Matthew lives underground in a place called Safe. He was born there, raised with the other Freaks who are safer below ground than in the city where they might be discovered; Above is no place for people with claws, or people who can talk to ghosts or move electricity with their hands. When Matthew finds the beautiful, but very troubled, Ariel in the tunnels, he brings her back to Safe, but she rarely stays for long. It is during yet another search for Ariel that Matthew is caught by Corner, who was exiled from Safe years ago for killing one of its members. Back for revenge with an army of Shadows, Corner will stop at nothing until all of Safe is destroyed. Bobet has crafted a genre-defying story that is as dark and twisting as the underground tunnels in which it is set. Themes of sanctuary, justice, and storytelling help tie the plot threads together and lend richness to the story. The vernacular is largely unexplained, and while it certainly creates a feeling of otherworldliness, it can render the story murky at times. As both the narrator of the book and the keeper of the stories of Safe, Matthew's voice strains with the burden of being a storyteller. This is a challenging book, and much of the onus is placed on the reader, but teens willing to invest the time will find themselves rewarded with a multilayered tale that speaks to universal needs and desires. Reviewer: Summer Hayes
Children's Literature - Naomi Milliner
Disturbing and depressing, this is dystopian literature at its darkest. The first-person narrator (calling him a hero is like calling tuna fish gourmet cuisine) is Matthew, also known as Teller, because it is his responsibility to tell the stories of everyone living in Safe. Safe is an underground refuge (a bit reminiscent of the City of Ember books) for forty-some misfits and self-described freaks. Among them are Jack, who was struck by lightning and, as a result, can cause objects to spark; Whisper, who communicates with ghosts; and Ariel, who grows huge wings (a la Maximum Ride) when agitated, and turns into a vicious bee when angry (which is roughly once a chapter). Ariel is also, for reasons difficult to fathom, Matthew's heartthrob. Then there is Matthew himself, whose father had lion's feet and whose mother had gills (Matthew has a bit of both). Above borrows from many famous series, including Lois Lowry's outstanding "The Giver" quartet. This author has invented a somewhat new, often hard-to-follow language (with plenty of profanity thrown in for good measure). While the language is sometimes difficult to understand, the story is even more so, including the ending. Do Matthew and Ariel stay together? Was Corner, who possessed male and female genitalia, a villain or a victim? Is there any character in this world the reader can identify with, or care about? But the biggest question of all is, do we really want, or need, to read such a bleak, humorless and hopeless tale?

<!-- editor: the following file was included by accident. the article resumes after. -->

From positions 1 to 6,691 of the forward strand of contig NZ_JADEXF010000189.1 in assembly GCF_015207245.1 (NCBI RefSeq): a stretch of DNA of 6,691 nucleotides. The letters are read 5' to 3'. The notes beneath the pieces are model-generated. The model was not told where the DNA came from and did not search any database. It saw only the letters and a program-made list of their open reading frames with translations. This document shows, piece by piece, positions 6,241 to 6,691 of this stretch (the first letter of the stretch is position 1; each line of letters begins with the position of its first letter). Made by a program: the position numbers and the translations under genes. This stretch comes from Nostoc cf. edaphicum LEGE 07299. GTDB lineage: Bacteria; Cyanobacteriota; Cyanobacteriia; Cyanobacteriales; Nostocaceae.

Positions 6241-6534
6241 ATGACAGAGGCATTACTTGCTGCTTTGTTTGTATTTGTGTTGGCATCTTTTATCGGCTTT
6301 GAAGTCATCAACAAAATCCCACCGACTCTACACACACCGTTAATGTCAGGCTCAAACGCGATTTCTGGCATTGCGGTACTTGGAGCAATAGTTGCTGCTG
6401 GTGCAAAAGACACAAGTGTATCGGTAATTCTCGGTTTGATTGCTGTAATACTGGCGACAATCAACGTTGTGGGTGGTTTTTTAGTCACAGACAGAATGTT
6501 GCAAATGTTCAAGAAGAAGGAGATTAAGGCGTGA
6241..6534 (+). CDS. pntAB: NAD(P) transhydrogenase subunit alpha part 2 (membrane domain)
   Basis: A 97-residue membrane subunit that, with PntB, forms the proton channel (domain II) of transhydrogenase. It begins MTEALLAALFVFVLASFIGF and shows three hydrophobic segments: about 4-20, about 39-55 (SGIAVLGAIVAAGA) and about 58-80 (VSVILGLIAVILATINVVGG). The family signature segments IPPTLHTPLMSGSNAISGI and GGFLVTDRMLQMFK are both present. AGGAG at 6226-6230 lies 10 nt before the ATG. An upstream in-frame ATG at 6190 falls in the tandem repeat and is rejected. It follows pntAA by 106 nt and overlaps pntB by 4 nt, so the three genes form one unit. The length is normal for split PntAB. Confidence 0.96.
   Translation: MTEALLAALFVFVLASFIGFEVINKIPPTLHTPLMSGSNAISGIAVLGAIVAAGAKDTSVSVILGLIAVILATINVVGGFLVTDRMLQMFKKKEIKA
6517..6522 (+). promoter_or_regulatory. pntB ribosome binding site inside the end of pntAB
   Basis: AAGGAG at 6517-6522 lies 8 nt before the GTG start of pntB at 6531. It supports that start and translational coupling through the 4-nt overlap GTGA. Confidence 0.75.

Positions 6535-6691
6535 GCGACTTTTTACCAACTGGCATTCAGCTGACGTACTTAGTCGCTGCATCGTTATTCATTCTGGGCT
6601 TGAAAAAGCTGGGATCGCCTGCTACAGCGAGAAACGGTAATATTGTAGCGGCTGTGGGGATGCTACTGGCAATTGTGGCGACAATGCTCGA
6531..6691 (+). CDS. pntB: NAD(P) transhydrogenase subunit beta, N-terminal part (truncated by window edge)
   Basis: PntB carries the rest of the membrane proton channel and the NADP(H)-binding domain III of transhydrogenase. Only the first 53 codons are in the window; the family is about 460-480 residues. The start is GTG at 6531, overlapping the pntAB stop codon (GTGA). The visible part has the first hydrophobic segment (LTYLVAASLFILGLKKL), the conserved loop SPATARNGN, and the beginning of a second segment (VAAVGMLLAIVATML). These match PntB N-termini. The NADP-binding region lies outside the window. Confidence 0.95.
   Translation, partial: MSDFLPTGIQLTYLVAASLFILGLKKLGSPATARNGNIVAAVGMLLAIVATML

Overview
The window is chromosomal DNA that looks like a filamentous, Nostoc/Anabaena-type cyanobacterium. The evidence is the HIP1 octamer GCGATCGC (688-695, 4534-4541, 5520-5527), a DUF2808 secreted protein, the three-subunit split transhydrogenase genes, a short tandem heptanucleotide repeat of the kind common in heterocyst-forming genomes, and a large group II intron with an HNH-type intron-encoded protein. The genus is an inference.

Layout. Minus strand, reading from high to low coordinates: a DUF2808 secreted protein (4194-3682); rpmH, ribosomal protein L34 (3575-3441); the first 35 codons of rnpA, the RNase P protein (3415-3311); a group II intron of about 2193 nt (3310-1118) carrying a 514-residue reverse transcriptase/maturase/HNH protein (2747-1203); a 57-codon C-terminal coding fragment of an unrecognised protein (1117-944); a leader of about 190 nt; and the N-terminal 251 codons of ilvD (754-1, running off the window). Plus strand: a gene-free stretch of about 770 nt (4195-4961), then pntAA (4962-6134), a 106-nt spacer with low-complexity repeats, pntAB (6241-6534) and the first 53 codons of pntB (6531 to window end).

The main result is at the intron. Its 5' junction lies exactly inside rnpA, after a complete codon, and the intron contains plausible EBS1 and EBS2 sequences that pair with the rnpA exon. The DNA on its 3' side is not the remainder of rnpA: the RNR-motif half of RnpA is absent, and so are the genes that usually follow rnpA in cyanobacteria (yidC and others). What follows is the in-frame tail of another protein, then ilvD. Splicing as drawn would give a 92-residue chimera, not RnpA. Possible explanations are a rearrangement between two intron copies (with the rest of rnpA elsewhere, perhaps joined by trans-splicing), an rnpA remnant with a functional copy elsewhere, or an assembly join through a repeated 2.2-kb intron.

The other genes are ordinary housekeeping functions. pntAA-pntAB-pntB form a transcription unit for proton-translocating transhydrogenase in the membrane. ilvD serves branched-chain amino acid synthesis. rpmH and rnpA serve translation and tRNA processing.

Kirkus Reviews
In a world where "Sick's the same as Freak Above," only below is Safe. Safe is both adjective and noun in Matthew's world, both the feeling and the subterranean haven built by claw-handed Atticus. Matthew is the Teller of Safe, the person who keeps everyone's stories and retells them. Its denizens are those unwanted Above: the mentally ill, the marginal--and the Cursed. He loves the fragile, honey-haired Ariel, whom he found on patrol in the sewers around Safe and who turns into a honeybee when under stress. Bobet starts her surreal fable/adventure explosively, with a catastrophic raid by the terrifying shadows that kills leader Atticus and scatters Safe's residents. Matthew, Ariel and two others make their way alone to a sympathetic doctor Above to regroup and, they hope, retake Safe. Above, Matthew finds his received history continually under challenge. Having been the first child born in Safe, Matthew sees it as the only reality. Occasionally interspersing Matthew's tightly filtered, present-tense account with the Tales of Safe, the author rarely gives readers an opportunity to see what may be objectively "real," making for a slightly claustrophobic, normality-inverting experience. While readers who long for concrete answers may be frustrated, those willing to go along with this captivating exploration of both individual and collective identity will find themselves pondering its implications long after the last page. (Fiction. 14 & up)

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Product Details

Scholastic, Inc.
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Barnes & Noble
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File size:
643 KB
Age Range:
14 - 17 Years